White Men Can't Jump. This is an odd pairing of Los Angeles related movies! A few weeks ago SJ and I found ourselves on the Venice boardwalk, amidst the freaks, oddballs, weightlifters, tourists, skateboarders, gawkers and other members of the diverse population of Los Angeles. We made our way to the basketball courts and muscle beach where oiled up guys donning red speedos got their iron-pumping on. It reminded me of the 1992 film that begins at Venice Beach, White Men Can't Jump. So, we watched it a few days later.

White Men Can't Jump [which has a terrible poster on the left!] is a basketball comedy written and directed by Ron Shelton [Bull Durham] and stars Woody Harrelson, Wesley Snipes and Rosie Perez. Harrelson and Snipes play bickering hoops hustlers who take to some Los Angeles playgrounds and pull the cash out of the their socks, hats and shorts in trying to make some money playing street-styled pick-up games. There's lots of race humor in this one as you'd expect in a buddy comedy set mostly on inner city basketball courts where one of the main players is a caucasian. Some of it is still funny, some of it is a bit dated. I'm a long-time fan of Harrelson [go here to read an "I Heart WH" post I did way back in 2008], but this is one of my favorite Snipes films. Snipes is a guy who could have done more comedy [Major League is another sports film of his I'm fond of] as he's got some comedic chops he gets to unleash every so often. He goes full-on in this one and maybe comes on a bit too strong at times. Shelton never reigns him in though and that goes for the rest of the cast, as pretty much everyone in this goes a little over the top in their performances. White Men Can't Jump is still a fun basketball film with a lot of Los Angeles locations spread throughout. Rating: ***

***If you are reading this post via e-mail, the imbedded video in this post might not work with your particular e-mail account. Click on the post title and you will be taken directly to CineRobot to view the video.***

Wednesday, January 18, 2012

Jeff Martin's tops in 2011

Jeff Martin is from Tulsa, Oklahoma. He has written and edited My Dog Ate My Nobel Prize and The Customer Is Always Wrong and is the co-founder of the very popular Booksmart Tulsa. In 2010, he gave his tops for 2009 for CineRobot, go here to look at it. To get you in the mood for his favorites of 2011, here's a quick four question poll Jeff recently answered.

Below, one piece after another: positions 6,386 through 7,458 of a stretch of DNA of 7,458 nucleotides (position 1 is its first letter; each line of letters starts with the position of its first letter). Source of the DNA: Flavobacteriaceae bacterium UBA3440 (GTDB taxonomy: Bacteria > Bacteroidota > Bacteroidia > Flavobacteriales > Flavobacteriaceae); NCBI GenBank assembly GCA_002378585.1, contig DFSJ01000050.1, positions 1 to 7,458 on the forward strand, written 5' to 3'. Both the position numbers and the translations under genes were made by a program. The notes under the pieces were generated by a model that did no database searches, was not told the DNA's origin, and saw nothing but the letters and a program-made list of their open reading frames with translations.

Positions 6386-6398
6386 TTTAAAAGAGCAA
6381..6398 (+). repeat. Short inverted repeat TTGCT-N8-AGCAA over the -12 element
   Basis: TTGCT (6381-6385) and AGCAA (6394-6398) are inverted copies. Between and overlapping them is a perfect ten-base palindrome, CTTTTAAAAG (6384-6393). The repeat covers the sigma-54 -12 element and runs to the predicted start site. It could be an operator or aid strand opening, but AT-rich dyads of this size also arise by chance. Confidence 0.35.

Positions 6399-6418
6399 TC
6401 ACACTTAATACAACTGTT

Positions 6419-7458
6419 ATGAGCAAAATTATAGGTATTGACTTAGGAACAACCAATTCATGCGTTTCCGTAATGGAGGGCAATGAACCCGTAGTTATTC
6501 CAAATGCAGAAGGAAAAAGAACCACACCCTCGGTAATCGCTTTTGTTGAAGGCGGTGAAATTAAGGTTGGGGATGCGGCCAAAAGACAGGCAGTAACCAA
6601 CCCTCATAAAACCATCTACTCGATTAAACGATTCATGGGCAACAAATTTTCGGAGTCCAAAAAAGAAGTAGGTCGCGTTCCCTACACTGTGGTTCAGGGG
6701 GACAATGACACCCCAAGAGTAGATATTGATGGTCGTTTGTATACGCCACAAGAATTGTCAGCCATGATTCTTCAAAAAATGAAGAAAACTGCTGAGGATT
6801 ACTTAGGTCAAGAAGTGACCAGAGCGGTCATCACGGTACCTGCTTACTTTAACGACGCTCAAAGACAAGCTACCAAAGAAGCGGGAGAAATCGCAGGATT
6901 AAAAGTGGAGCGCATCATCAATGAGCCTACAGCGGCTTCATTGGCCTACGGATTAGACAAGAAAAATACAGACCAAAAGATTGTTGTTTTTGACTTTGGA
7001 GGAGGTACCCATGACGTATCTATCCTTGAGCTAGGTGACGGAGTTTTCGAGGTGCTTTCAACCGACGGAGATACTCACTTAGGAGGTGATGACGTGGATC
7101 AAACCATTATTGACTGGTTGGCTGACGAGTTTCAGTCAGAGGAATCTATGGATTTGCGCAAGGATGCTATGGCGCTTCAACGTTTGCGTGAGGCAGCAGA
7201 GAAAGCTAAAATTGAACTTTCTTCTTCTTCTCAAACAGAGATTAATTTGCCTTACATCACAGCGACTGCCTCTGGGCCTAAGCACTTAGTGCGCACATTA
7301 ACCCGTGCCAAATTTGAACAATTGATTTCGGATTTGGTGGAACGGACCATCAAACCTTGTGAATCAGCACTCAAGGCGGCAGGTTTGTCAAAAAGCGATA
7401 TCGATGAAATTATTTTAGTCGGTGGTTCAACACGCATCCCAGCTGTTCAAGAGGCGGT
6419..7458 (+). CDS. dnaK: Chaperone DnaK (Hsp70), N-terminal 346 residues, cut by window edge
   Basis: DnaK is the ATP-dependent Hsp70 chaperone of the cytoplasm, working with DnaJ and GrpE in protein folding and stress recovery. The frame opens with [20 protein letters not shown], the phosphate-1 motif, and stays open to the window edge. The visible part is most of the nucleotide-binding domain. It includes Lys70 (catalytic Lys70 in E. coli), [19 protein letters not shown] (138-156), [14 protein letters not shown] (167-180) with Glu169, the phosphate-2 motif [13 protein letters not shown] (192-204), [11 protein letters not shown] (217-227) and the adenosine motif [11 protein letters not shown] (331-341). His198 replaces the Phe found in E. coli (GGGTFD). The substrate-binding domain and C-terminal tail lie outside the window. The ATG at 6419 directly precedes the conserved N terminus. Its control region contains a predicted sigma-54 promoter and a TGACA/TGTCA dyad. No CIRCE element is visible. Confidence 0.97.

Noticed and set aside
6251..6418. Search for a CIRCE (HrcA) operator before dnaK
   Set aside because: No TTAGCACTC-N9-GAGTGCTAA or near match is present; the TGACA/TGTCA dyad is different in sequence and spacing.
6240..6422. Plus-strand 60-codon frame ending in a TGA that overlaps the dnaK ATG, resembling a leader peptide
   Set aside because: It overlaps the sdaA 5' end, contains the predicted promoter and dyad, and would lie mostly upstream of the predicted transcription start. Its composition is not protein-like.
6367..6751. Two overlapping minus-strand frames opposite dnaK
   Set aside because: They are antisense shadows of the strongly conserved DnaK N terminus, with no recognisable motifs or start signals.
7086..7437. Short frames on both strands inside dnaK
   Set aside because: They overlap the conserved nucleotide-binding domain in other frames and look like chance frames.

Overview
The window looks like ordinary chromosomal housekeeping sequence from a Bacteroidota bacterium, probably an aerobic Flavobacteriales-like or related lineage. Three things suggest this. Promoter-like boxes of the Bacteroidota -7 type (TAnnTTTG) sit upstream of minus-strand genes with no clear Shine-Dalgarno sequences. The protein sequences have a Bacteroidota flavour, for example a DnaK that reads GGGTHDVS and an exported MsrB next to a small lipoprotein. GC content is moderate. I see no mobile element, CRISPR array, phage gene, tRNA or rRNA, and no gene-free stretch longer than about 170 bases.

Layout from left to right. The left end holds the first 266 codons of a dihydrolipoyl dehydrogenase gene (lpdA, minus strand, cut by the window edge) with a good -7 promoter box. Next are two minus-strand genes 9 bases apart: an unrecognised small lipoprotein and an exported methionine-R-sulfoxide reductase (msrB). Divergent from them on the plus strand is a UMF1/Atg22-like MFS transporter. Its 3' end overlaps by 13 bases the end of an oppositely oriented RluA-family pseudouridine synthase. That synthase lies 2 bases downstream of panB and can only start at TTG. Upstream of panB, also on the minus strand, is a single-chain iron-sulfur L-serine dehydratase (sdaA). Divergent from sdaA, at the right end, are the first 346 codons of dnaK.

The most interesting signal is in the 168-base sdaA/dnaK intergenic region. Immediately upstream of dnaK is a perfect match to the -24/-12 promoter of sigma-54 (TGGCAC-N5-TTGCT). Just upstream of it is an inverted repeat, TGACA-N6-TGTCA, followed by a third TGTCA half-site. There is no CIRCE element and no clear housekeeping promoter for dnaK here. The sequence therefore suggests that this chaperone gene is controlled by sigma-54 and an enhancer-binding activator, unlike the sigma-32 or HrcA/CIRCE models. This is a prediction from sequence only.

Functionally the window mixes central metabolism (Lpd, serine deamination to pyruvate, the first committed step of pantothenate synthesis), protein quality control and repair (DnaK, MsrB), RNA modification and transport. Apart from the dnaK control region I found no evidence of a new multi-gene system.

1/ If you could transport yourself into any movie in history and live the rest of your life in the film's story, what movie would it be? The Royal Tenenbaums 
2/ Can you recall the last movie that made you cry? The Tree of Life
3/ Can you recall the first movie you saw in a theatre as a kid? The first two I remember are the theatrical re-release of Disney's Peter Pan or Return of the Jedi, not sure which came first. 
4/ First movie star you had a crush on? Jessica Rabbit. Enough said.

1. Tinker Tailor Soldier Spy
2. The Tree of Life
3. Beginners
4. Midnight in Paris
5. Take Shelter
6. Martha Marcy May Marlene
7. Meek's Cutoff
8. Hugo
9. Another Earth
10. Contagion/Melancholia

Monday, January 16, 2012

Dylan Skolnick's tops for 2011

Dylan Skolnick has been a contributor for the "tops" posts three years running. Go here for 2009 and here for his favorites in 2010. Dylan is the Co-Director of the Cinema Arts Centre in Huntington, New York. Cinema Arts Centre opened in 1973 and it was the first movie theatre in Long Island that catered to foreign and independent cinema. There's a four part series on youtube about the history of the Cinema Arts Centre [it's about 12 minutes total if you want to watch the other parts] and below is part three, with Dylan talking about his series "Theater of the Wild".

Here is Dylan's ten choices of the not-to-be-missed in cinema for 2011.

A Dangerous Method. Smart and surprisingly funny, David Cronenberg’s latest forcefully captures the dramatic moment when Carl Jung [Michael Fassbender] and Sigmund Freud [Viggo Mortensen] first began to explore the unconscious. Keira Knightley is electric as Sabina Spielrein, whose journey from patient-to-lover-to-therapist shook Jung and Freud’s friendship and changed the direction of their work.